Original languageEnglish (US)
Pages (from-to)e95-e103
JournalJournal of Surgical Education
Volume73
Issue number6
DOIs
StatePublished - Nov 1 2016

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Oral Diagnosis
surgery
examination
participation
performance
Odds Ratio
resident
Licensure

Keywords

  • American Board of Surgery Certifying Examination
  • Graduate Medical Education
  • Interpersonal and Communication Skills
  • Medical Knowledge
  • mock orals
  • oral examination
  • Professionalism

ASJC Scopus subject areas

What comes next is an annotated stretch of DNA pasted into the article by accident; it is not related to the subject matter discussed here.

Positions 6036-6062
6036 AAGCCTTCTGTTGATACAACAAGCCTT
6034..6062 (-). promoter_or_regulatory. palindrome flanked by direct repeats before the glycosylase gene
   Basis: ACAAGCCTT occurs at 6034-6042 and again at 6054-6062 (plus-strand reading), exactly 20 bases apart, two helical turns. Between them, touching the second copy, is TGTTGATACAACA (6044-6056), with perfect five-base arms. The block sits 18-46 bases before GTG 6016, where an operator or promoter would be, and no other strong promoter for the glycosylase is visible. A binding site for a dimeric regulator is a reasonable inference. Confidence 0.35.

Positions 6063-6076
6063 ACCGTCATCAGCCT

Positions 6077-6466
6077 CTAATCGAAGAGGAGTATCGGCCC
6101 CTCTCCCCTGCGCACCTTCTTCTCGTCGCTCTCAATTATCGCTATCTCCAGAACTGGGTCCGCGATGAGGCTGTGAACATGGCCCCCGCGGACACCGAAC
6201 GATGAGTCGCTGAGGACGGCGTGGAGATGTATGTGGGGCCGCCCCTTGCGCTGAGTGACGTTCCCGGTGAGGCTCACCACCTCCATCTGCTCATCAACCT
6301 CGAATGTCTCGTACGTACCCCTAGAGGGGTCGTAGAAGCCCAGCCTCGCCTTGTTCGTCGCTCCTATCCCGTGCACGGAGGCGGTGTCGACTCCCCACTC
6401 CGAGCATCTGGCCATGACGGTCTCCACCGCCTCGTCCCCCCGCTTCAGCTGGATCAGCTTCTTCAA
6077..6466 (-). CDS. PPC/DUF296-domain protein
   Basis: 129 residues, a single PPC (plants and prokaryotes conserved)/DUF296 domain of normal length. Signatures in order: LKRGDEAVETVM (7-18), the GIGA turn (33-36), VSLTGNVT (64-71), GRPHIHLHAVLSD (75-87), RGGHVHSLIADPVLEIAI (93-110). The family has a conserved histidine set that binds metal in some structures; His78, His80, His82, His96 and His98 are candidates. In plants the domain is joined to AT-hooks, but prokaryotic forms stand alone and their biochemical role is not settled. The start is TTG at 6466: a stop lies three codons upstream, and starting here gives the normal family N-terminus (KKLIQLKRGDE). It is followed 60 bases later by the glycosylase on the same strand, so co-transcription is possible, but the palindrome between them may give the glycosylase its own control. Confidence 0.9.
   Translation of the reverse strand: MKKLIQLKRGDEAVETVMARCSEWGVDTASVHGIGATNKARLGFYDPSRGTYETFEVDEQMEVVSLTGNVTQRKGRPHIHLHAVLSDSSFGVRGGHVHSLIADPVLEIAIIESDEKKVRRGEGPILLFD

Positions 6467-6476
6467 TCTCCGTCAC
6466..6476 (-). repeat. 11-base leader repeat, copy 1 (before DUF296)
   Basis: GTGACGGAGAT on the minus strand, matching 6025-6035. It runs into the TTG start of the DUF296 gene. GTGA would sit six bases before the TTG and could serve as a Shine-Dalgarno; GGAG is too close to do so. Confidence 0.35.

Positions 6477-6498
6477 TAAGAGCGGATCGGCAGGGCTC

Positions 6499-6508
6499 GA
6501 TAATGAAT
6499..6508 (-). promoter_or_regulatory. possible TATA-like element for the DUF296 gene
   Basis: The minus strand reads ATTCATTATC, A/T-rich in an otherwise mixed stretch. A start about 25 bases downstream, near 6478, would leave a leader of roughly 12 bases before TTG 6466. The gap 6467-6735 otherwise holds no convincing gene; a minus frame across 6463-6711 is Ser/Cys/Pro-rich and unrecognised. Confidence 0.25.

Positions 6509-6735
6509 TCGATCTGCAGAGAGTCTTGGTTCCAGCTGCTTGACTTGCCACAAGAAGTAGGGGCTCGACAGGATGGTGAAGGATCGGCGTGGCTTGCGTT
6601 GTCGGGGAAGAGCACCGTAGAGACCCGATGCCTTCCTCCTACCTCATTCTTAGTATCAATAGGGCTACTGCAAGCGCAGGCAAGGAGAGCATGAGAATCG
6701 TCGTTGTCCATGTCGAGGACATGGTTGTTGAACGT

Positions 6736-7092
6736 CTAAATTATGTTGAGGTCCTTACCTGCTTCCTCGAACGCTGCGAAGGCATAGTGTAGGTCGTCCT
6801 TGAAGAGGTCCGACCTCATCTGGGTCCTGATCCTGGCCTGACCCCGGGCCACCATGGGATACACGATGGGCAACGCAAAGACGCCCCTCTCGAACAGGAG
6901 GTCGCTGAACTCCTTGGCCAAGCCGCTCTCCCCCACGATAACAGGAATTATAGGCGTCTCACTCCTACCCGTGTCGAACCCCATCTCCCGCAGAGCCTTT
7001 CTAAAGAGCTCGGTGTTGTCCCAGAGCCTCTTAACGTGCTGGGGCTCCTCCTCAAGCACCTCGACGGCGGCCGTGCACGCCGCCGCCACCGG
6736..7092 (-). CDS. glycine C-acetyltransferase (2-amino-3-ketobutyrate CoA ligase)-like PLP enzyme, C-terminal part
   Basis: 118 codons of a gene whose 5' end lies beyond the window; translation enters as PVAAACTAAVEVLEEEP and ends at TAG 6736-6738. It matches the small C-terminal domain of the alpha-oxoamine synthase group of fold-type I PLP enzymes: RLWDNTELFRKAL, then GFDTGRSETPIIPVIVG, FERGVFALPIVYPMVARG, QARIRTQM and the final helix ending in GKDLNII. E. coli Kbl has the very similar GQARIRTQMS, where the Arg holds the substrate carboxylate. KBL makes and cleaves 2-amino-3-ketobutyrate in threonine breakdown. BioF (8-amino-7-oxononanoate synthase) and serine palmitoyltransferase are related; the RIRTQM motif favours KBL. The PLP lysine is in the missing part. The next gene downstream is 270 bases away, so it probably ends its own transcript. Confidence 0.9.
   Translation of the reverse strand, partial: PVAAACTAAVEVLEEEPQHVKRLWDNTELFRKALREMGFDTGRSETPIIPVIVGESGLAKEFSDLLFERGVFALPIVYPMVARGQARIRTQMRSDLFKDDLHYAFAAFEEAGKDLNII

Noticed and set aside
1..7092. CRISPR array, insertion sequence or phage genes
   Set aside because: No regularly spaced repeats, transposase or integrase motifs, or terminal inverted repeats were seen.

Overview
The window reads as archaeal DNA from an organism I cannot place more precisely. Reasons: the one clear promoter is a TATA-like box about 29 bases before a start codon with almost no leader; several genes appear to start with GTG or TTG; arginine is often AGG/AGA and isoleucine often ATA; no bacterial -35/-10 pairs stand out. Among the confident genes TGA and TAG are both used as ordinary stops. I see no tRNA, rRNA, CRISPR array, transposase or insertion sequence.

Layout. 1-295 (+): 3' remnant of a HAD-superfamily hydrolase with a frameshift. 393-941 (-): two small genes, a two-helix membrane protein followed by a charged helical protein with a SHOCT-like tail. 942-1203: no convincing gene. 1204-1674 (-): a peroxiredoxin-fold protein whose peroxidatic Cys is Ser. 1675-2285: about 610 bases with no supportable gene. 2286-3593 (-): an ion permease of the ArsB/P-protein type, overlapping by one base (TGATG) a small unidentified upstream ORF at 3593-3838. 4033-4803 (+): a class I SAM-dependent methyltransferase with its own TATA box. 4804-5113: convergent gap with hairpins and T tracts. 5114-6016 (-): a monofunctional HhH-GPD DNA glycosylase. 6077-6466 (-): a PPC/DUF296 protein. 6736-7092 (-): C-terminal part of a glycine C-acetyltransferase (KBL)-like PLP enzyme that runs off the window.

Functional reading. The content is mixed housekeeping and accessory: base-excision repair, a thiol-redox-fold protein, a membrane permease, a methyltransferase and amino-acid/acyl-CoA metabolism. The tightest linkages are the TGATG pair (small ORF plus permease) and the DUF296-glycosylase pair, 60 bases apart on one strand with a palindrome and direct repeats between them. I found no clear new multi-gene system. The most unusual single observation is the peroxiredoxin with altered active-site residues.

• Surgery
  • Education

Cite this

Sequential Participation in a Multi-Institutional Mock Oral Examination Is Associated With Improved American Board of Surgery Certifying Examination First-Time Pass Rate. / Fingeret, Abbey L.; Arnell, Tracey; McNelis, John; Statter, Mindy B.; Dresner, Lisa; Widmann, Warren.

In: Journal of Surgical Education, Vol. 73, No. 6, 01.11.2016, p. e95-e103.

Research output: Contribution to journalReview article

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title = "Sequential Participation in a Multi-Institutional Mock Oral Examination Is Associated With Improved American Board of Surgery Certifying Examination First-Time Pass Rate",